The quote is not really in philosophy, so you might also want to ask in a sociology or psychology SE question. But I wrote my PhD dissertation on selfhood.
I see in this quotation three concepts:
(1) The self as a socially constituted entity. A self is created in a context populated by significant "others" at different historical periods in the life of a person. The idea here is that to be a self (here meaning the sort of entity that has self-consciousness) is to be built on certain constituting relationships to others. In other words to be a self is to receive certain ideas and thought processes from others (i.e., one's society).
(2) The self's identity as the self's unity. it has a single identity who partakes through life and is influenced--and exerts influence. This is to say that the self is a unified node that operates in relation to other nodes in the social matrix.
(3) Identity as a complex notion. And while we talk about our identity as if it is a unit, in effect we can unwrap the latent identities that have formed through out lives. Here, the point is that social identity theory and several contemporary philosophical views of the self point out that the identity of the self varies by social context. In other words, sometimes my configuration is a college professor, some times as a white guy (esp. in Japan), sometimes as a man. And these notions of identity don't always overlap; rather different identities matter in different interactive contexts.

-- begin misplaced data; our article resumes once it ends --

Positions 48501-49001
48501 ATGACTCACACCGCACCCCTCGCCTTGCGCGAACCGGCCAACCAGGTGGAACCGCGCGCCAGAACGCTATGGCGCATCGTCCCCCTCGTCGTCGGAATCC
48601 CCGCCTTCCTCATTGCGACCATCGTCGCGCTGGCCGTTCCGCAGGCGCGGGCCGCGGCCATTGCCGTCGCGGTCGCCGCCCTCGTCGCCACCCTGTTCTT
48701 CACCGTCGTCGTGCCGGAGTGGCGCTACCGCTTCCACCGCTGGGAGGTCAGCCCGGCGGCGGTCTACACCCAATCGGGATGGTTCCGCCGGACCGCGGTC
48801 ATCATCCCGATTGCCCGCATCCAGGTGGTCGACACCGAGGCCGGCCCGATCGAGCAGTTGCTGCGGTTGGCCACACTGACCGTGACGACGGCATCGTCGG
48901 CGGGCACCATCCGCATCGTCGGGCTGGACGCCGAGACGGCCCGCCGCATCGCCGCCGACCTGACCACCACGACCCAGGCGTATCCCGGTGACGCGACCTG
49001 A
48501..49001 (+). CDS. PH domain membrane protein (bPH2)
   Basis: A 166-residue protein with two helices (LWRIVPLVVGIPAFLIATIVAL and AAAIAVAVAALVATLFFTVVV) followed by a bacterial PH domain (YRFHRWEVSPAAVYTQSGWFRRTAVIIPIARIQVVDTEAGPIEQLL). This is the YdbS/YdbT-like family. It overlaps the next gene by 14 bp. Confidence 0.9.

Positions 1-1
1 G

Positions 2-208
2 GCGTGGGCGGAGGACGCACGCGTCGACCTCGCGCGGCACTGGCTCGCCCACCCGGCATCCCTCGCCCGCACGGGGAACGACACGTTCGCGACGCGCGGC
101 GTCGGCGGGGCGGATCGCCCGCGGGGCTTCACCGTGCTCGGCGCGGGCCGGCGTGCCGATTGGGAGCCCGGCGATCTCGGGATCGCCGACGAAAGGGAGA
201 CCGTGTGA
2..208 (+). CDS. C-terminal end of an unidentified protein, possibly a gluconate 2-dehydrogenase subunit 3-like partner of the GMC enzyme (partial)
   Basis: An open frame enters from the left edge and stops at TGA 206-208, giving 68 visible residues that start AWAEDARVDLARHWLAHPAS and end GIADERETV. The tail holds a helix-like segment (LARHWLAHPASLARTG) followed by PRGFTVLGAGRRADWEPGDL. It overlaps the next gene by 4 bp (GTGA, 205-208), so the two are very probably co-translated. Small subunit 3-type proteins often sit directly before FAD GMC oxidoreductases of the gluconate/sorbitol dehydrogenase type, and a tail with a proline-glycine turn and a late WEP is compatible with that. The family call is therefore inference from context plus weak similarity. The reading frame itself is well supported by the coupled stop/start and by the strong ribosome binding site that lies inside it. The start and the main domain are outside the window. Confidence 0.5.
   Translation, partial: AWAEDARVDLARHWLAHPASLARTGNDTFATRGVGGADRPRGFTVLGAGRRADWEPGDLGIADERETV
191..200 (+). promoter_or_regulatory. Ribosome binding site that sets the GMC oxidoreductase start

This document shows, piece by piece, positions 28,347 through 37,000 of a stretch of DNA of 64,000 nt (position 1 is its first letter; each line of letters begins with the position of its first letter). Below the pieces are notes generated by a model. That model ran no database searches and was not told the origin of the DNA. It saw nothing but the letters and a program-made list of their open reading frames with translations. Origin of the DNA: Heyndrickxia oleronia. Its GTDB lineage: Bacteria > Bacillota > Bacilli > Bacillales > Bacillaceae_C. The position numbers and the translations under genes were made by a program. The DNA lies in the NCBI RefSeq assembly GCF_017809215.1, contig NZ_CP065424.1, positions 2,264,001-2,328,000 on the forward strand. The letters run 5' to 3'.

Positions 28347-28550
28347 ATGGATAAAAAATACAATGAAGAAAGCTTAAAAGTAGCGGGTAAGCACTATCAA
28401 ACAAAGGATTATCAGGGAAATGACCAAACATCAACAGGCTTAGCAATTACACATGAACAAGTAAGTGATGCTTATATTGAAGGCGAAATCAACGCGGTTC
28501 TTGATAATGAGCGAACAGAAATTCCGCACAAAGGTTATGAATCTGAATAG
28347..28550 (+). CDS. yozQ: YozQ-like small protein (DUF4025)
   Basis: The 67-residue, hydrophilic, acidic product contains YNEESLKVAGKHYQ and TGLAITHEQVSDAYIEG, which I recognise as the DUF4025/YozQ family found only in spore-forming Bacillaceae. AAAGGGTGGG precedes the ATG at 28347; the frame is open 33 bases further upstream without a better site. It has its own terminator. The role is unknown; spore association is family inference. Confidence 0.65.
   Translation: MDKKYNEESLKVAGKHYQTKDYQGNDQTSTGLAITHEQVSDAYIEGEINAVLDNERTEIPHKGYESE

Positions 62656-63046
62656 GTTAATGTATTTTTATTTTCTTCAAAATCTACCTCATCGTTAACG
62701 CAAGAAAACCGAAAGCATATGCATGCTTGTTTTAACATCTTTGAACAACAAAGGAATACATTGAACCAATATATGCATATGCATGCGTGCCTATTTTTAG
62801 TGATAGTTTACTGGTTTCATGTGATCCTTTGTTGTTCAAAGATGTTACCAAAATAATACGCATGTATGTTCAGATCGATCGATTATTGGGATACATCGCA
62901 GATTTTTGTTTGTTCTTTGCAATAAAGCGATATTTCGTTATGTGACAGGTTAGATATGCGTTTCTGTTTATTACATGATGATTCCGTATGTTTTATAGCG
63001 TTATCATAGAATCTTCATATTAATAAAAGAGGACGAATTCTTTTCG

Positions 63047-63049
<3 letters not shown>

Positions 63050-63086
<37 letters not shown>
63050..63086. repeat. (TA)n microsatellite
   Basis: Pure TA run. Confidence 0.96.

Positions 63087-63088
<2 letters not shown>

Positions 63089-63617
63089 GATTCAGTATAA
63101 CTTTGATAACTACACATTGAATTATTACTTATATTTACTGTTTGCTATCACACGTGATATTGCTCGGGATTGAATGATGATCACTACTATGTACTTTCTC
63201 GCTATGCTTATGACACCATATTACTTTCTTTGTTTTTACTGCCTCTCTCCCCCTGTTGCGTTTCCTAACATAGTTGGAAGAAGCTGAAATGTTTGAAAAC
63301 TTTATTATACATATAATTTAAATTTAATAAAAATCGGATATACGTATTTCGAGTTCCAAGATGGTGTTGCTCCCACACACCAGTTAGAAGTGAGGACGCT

I don't know if that made things any clearer for you but that's what I see happening in that quote. There's a lot to unpack there.